Image courtesy of Catapult Design

7 Worst International Aid Ideas

The following is a post by Richard Stupart, originally published on Matador Network, and reposted here with permission.   You can view the original post here >>

I think it’s a great discussion of the importance of thinking through consequences, even remote ones, when working toward improving lives and conditions around the world.  We should all keep trying, keep thinking, keep learning and keep striving to do better.

Like my energy drink or the kids starve. Image via Africa is a country

Maybe their hearts were in the right place. Maybe not. Either way, these are solid contenders for the title of “worst attempts at helping others since colonialism.”

1. One million t-shirts for Africa

Aid circles employ the cynical acronym SWEDOW (stuff we don’t want) to describe initiatives like Jason Sadler’s 1 Million T-Shirts project. Sadler had admittedly never been to Africa, and had never worked in an aid or development environment before. But he cared a great deal, and came up with the idea to send a million free shirts to Africa in order to help the people there.

Like some sort of lightning rod for the combined venom of the humanitarian aid world, Jason found himself pilloried across the web in a matter of weeks. Everyone from armchair bloggers to senior economists spat fire on his dream until it eventually ground to a halt. In July 2010, Jason threw in the towel and abandoned his scheme. And somewhere in Africa, an economy sighed in relief.

Why was the idea so bad? Continue reading

“Go to the people…”

Go to the people,
Live among them,
Learn from them,
Love them.
Start with what they know.
Build on what they have.
But of the best leaders,
When their task is accomplished,
Their work is done,
The people all remark,
“We have done it ourselves”.

—Chinese Proverb

Found on the home page of Chirag—the Central Himalayan Rural Action Group.  Chirag describes itself as “a rural development organisation based in the Kumaun region of Uttarakhand in India. Since 1987, we have worked closely with communities on issues relating to forestry, soil and water conservation, agriculture, animal husbandry, drinking water, health care, education and skill and knowledge development of young people. We work in nearly 200 villages in Nainital, Bageshwar and Almora districts.”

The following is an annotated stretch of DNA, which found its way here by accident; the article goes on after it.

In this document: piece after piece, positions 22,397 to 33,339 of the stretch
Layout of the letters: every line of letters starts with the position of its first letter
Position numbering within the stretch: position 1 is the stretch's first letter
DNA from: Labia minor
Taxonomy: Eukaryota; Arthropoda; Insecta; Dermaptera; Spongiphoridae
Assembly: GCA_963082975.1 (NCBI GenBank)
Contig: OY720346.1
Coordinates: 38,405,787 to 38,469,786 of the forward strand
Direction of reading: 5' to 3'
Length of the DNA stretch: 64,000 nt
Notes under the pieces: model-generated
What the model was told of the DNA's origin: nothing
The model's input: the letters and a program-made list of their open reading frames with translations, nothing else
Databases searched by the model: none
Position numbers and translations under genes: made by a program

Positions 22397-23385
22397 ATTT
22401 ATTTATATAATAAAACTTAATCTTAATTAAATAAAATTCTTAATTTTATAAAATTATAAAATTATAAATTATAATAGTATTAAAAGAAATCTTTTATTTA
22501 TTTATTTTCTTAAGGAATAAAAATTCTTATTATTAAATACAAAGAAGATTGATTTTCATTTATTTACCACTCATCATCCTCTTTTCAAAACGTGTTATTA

The Beauty of Bio-Gas Digesters

In November, 2011, I took a trip to Nepal to visit an international development NGO called CHOICE Humanitarian.  I met the organization’s former CEO earlier in the year and was struck by the statistics he presented—contrary to many NGOs’ M.O.s, the rural villages that CHOICE works with have an abnormally high success rate after CHOICE’s involvement is over.  Their model of teaching leadership over the course of their development projects trains villagers to take control of their own further development, so when CHOICE leaves, they’re self-motivated and empowered to keep their own improvements going.

After five days volunteering in the office, getting to know CHOICE and how they operate, and exploring Kathmandu, I joined CHOICE’s Kiran Neupane on a trip to visit a few of the villages CHOICE works with.  We were accompanied by a few members of Kathmandu’s Rotary Club which was supporting some of their work and we stayed two nights in villagers’ homes. CHOICE and the villages we visited were preparing to launch a new home-stay-based trekking route the following month and we were a friendly group to give them a trial run.

The people were friendly, open and wonderful as Kiran checked on and showed us the progress in different villages.  CHOICE works on a variety of projects, letting the villagers decide their own priorities, and we saw a few schools and a health outpost tucked into the steeply sloping hills and cascading rice paddies.  But one recurring item really struck me as I saw them installed in many villagers’ households—the bio-gas digester.

What is a bio-gas digester and how does it work?